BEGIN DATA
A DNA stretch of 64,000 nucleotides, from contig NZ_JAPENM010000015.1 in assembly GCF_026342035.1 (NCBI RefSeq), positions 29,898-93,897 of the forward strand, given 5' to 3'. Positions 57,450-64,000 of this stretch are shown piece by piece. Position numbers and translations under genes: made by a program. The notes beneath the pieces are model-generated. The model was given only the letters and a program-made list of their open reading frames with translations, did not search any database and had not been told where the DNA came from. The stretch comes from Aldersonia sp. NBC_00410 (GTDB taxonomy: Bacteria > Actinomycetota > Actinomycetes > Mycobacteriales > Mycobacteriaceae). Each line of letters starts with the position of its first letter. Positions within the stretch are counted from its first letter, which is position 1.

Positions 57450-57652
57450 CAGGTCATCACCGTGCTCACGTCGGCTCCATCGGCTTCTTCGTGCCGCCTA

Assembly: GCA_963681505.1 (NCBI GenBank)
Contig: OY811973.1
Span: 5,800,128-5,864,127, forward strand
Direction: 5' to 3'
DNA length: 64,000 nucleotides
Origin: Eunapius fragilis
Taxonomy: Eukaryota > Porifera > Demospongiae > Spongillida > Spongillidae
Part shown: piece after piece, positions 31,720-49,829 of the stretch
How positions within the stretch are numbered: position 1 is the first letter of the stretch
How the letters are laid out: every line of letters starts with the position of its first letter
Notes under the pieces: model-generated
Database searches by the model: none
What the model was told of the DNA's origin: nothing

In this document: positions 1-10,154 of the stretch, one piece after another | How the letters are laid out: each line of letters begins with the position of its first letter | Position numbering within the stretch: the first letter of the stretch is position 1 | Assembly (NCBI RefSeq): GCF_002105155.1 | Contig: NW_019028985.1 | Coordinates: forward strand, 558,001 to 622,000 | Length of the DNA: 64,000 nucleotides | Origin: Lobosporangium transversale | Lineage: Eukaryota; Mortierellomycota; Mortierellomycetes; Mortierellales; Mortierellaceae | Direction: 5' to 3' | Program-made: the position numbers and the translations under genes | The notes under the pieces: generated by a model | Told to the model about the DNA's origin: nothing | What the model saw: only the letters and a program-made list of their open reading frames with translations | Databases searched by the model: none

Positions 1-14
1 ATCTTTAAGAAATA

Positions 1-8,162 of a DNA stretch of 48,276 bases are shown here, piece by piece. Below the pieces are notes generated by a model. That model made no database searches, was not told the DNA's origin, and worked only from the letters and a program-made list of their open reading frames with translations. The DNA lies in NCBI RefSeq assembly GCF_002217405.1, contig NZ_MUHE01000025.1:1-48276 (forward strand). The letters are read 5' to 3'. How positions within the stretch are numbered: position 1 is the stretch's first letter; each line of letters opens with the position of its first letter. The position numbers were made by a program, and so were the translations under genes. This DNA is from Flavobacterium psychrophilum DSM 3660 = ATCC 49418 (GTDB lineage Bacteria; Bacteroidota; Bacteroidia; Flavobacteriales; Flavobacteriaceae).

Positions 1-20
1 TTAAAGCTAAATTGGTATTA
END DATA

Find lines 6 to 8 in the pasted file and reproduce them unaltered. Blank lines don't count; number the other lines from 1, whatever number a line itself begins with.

Span: 5,800,128-5,864,127, forward strand
Direction: 5' to 3'
DNA length: 64,000 nucleotides